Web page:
Posted: 2 years ago
It also goes without saying that I'm an imperfect being. If I choose a morality system, and I don't follow it to the letter, then that is me being not too careful. But I can do my best to follow a system of moral nihilism where I only follow institutionalized norms, that's not difficult. I will simply try to avoid categorical imperatives as I have no good reason to believe those even exist.

Sometimes I would, sometimes I wouldn't. That only says that my behavior itself is not planned or careful, not that I can't choose a model of morality to follow in my decision-making process.
NiqashMotawadi3
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4/23/2014 3:12:34 PM
Posted: 2 years ago
At 4/23/2014 3:06:56 PM, Sswdwm wrote:
I still find Sam Harris' approach to Utilitarianism rather compelling, as it allows an objective, pragmatic and iterative approach.

Alonzo Fye's desire utilitarianism seems to have a stronger logical basis, but I will do about 8-10 posts about utilitarianism which will include Harris' approach, hopefully.
Sswdwm
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4/23/2014 3:13:50 PM
Posted: 2 years ago
At 4/23/2014 3:12:34 PM, NiqashMotawadi3 wrote:
At 4/23/2014 3:06:56 PM, Sswdwm wrote:
I still find Sam Harris' approach to Utilitarianism rather compelling, as it allows an objective, pragmatic and iterative approach.

Alonzo Fye's desire utilitarianism seems to have a stronger logical basis, but I will do about 8-10 posts about utilitarianism which will include Harris' approach, hopefully.

I am going to google him, have you got a good link?
Resolved: the Zombie Apocalypse Will Happen
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NiqashMotawadi3
Posts: 1,895
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4/23/2014 3:17:39 PM
Posted: 2 years ago
At 4/23/2014 3:13:50 PM, Sswdwm wrote:
At 4/23/2014 3:12:34 PM, NiqashMotawadi3 wrote:
At 4/23/2014 3:06:56 PM, Sswdwm wrote:
I still find Sam Harris' approach to Utilitarianism rather compelling, as it allows an objective, pragmatic and iterative approach.

Alonzo Fye's desire utilitarianism seems to have a stronger logical basis, but I will do about 8-10 posts about utilitarianism which will include Harris' approach, hopefully.

I am going to google him, have you got a good link?

Note that desire utilitarianism and desirism are the same thing, but Alonzo got fed up of people confusing his theory for preference utilitarianism, so he recently has been calling it "desirism."

This is a shared Podcast between Luke Manchester and Alonzo Fye. It goes over the basics in a very simplified and entertaining way:

http://commonsenseatheism.com...
Sswdwm
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4/23/2014 3:21:52 PM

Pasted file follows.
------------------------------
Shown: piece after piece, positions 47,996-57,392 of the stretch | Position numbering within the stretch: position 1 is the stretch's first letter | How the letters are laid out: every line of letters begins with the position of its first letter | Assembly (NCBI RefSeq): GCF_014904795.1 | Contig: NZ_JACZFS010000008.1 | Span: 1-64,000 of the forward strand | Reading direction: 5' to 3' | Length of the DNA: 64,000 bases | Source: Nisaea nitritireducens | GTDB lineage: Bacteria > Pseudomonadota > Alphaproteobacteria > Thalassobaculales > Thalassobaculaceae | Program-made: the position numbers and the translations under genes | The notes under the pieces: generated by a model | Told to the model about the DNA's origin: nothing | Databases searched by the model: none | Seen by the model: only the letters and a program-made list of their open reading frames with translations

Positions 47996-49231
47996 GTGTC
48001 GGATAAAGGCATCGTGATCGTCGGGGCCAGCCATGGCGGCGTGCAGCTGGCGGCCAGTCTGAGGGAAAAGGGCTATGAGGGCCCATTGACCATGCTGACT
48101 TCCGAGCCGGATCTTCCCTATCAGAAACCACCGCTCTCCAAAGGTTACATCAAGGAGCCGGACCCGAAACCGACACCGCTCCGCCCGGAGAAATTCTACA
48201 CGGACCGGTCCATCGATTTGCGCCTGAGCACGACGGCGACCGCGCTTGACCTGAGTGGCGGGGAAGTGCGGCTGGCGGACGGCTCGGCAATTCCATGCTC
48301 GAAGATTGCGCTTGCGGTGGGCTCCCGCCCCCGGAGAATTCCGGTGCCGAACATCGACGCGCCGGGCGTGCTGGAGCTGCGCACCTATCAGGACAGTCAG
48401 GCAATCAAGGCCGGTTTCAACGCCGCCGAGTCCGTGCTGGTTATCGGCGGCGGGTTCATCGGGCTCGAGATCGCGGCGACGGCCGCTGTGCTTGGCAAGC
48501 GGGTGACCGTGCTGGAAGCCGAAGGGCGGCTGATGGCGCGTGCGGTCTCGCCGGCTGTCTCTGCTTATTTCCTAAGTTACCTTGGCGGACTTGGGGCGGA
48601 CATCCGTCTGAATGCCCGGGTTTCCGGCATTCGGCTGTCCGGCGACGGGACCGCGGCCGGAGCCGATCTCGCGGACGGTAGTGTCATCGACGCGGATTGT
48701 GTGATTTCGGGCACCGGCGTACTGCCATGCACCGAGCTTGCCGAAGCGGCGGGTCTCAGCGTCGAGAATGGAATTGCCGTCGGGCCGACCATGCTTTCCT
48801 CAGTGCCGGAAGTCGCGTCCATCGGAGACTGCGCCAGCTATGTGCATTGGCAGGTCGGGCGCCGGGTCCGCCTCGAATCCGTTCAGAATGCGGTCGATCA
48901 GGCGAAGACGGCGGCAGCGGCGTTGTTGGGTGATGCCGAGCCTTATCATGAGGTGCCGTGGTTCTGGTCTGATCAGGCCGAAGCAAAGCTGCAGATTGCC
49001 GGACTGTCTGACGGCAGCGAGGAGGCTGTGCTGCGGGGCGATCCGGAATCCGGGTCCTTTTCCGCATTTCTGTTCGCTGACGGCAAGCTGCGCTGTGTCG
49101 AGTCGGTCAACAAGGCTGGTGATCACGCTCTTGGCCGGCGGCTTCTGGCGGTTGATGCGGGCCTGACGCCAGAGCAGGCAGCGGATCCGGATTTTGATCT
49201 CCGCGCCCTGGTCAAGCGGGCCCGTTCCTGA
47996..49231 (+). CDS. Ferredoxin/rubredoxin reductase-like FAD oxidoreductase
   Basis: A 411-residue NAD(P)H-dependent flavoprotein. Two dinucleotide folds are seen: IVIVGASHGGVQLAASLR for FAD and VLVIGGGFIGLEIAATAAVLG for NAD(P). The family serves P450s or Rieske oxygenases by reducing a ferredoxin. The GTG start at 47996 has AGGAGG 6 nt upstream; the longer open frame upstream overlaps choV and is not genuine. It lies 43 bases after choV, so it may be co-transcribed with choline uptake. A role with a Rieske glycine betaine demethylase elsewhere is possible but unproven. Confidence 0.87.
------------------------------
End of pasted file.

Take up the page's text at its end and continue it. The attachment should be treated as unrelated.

Posted: 2 years ago
At 4/23/2014 3:17:39 PM, NiqashMotawadi3 wrote:
At 4/23/2014 3:13:50 PM, Sswdwm wrote:
At 4/23/2014 3:12:34 PM, NiqashMotawadi3 wrote:
At 4/23/2014 3:06:56 PM, Sswdwm wrote:
I still find Sam Harris' approach to Utilitarianism rather compelling, as it allows an objective, pragmatic and iterative approach.

Alonzo Fye's desire utilitarianism seems to have a stronger logical basis, but I will do about 8-10 posts about utilitarianism which will include Harris' approach, hopefully.

I am going to google him, have you got a good link?

Note that desire utilitarianism and desirism are the same thing, but Alonzo got fed up of people confusing his theory for preference utilitarianism, so he recently has been calling it "desirism."

This is a shared Podcast between Luke Manchester and Alonzo Fye. It goes over the basics in a very simplified and entertaining way:

http://commonsenseatheism.com...

Danke
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Ore_Ele
Posts: 25,980
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4/23/2014 8:49:55 PM
Posted: 2 years ago
At 4/23/2014 3:03:39 PM, NiqashMotawadi3 wrote:
At 4/23/2014 2:56:43 PM, Ore_Ele wrote:
At 4/23/2014 2:46:49 PM, NiqashMotawadi3 wrote:
At 4/23/2014 2:27:37 PM, Ore_Ele wrote:
You don't choose your morality system, no more than you choose your beliefs. They are inherent within you and you are simply trying to recognize and understand what is within you.


I don't see why you can't choose a morality system based on how logical and well-founded its premises and assumptions are. I myself was a moral realist but then I moved to moral nihilism and then desire utilitarianism and then back to moral nihilism. Haven't I made a choice in choosing those based on my evaluation of those systems?

No, when I was 8, I was not interested in girls, then as I went through puberty I became very interested in girls. That was not a choice, but an understanding of things within me beyond my conscious choice.

False analogy fallacy. Puberty is biological and so is sexual attraction, while choosing a morality system is an introspective/mental process.